AH 219 Egyptian Art and Architecture (I). One unit. Ancient Egypt is unique among ancient world civilizations; it contributed seminally to artistic expression in both the western and non-western worlds. This course examines the birth and development of ancient Egyptian culture by examining major monuments of architecture, sculpture, and painting from the Predynastic Period through the New Kingdom. It places the development of the powerful and sometimes enigmatic forms of Egyptian art in the context of the culture that created them, considering such factors as religion, politics, and philosophy. Students will engage the material through lectures, reading material, writing assignments, and museum trips. This course meets the College requirements for an International Perspectives Requirement.
AH 220 Islamic Art and Architecture (I). One unit. Islamic Art and Architecture is a field of study holding special relevance in today’s world. This course will cover the different periods of origin, early development and imperial climax of Islamic material culture through the Ottoman Empire (650-1800). The development of the visual world and material culture of Islam will be emphasized to the end that students will gain an understanding they can use to decipher the meanings and concepts inherent in that culture today. Various major regions of the ancient Islamic world will be covered: Central Asia, Iran, Iraq, Anatolia, Syria-Palestine, Egypt, North Africa (Libya, Tunisia, Algeria, Morocco), and Spain. Major monuments of Islamic architecture, sculpture, and painting will be explored as will the development of the powerful and sometimes enigmatic concepts of Islamic art within the context of the culture that created them, considering such factors as religion, politics, and philosophy. This course meets the College requirements for an International Perspectives Requirement.
AH 222 Ancient Mediterranean Art and Architecture (I). One unit. Modern day Greece is often cited as the birthplace of western civilization and religion. In this course we will examine this concept while surveying the art and architecture of the Bronze Age Aegean and Classical Greek civilizations. Students will learn about the material cultures of these civilizations through examinations of ceramics, sculpture, painting, and architecture. Minoan and Mycenaean palaces, Greek temples, bronze and marble sculptures of heroes, deities, and philosophers are but a few of the agencies of monumental expression covered in this course. This survey will touch upon issues relevant to the disciplines of Art History, Archaeology, History, Literature, and Religion. Students will engage the material through lectures, reading material, writing assignments, and museum trips. This course meets the College requirements for an International Perspectives Requirement.
AH 223 City and Empire: Ancient Near Eastern Art and Architecture (I). One unit. This course is a survey of the art of ancient Mesopotamia (modern day Iraq). The region between the Tigris and Euphrates Rivers is known as the ‘Cradle of Civilization.’ The first urban societies, monumental architecture, written language, and complex empires are just a few of the innovations that appeared here. From the fourth to first millennium BCE Mesopotamia gave the world its first glimpse of advanced human civilization. Through incorporation of introductory texts and scholarly literature students will enjoy discovering the major issues confronted by Archaeologists, Anthropologists, Art Historians, and Linguists as they examine the culture of ancient Mesopotamia. Class sessions will consist of slide lectures, discussion of scholarly texts and museum trips. This course meets the College requirements for an International Perspectives Requirement.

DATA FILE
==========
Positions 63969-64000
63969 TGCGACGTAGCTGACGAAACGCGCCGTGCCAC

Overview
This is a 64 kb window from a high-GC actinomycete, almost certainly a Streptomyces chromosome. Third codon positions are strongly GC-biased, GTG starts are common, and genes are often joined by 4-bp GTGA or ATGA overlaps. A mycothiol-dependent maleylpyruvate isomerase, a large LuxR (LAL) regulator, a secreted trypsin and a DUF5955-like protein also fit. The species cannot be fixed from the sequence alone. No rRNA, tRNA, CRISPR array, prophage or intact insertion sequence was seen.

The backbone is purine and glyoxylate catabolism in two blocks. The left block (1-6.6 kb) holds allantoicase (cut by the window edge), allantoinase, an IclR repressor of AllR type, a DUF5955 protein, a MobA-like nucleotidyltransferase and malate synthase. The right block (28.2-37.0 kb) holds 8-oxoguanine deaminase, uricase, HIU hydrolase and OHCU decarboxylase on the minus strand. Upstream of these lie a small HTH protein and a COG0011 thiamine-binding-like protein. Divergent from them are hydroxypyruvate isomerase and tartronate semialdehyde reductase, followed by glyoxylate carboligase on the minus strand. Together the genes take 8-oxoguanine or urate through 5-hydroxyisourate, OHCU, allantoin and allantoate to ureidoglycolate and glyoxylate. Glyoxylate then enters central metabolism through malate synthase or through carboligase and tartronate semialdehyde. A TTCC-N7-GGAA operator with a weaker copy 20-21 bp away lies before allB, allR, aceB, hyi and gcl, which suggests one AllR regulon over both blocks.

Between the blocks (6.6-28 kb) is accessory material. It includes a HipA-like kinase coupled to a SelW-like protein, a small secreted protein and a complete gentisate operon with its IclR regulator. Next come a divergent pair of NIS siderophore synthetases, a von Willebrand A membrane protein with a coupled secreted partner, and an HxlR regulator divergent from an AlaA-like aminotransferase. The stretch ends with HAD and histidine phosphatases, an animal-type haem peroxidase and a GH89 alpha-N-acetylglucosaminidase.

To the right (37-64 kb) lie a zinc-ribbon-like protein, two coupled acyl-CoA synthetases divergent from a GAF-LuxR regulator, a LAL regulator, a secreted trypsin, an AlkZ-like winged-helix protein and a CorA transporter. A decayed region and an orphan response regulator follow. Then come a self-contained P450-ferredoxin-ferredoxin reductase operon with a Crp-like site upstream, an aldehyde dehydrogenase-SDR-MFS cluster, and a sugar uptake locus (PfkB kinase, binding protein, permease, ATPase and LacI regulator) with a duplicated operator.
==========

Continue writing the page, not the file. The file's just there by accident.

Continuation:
AH 224 Monumental Expression in the Ancient World (I). One unit. Expression of power has long been the focus of propaganda for rulers. Such expression is commonly manifest in visually stimulating architectural programs sponsored by such rulers. Cultures of ancient Mesopotamia, Egypt, Minoan Crete, the Classical and Islamic worlds, were all fueled by rulers’ drive to impress and hold power over the population through visual persuasion. Visual persuasion and expression of power was conveyed through architecture, imagery, and organization and control of space. This course will examine the use and incorporation of visual expression in various ancient cultures through detailed analysis of a few specific monumental architectural complexes. Palaces and temples, and the objects found inside these buildings will be analyzed to determine how messages were conveyed to the audiences of the ancient world. A major component of this class is conducting a research project on a specific complex of monumental architecture. Students will also come away from this seminar a more active member of the visual world that surrounds them; the use of written expression is vital in consideration of our world today. This course meets the College requirements for an International Perspectives Requirement.
AH 291 Special Topics One unit. This course is offered to present new subject matter or to present possible new courses. Offered as required.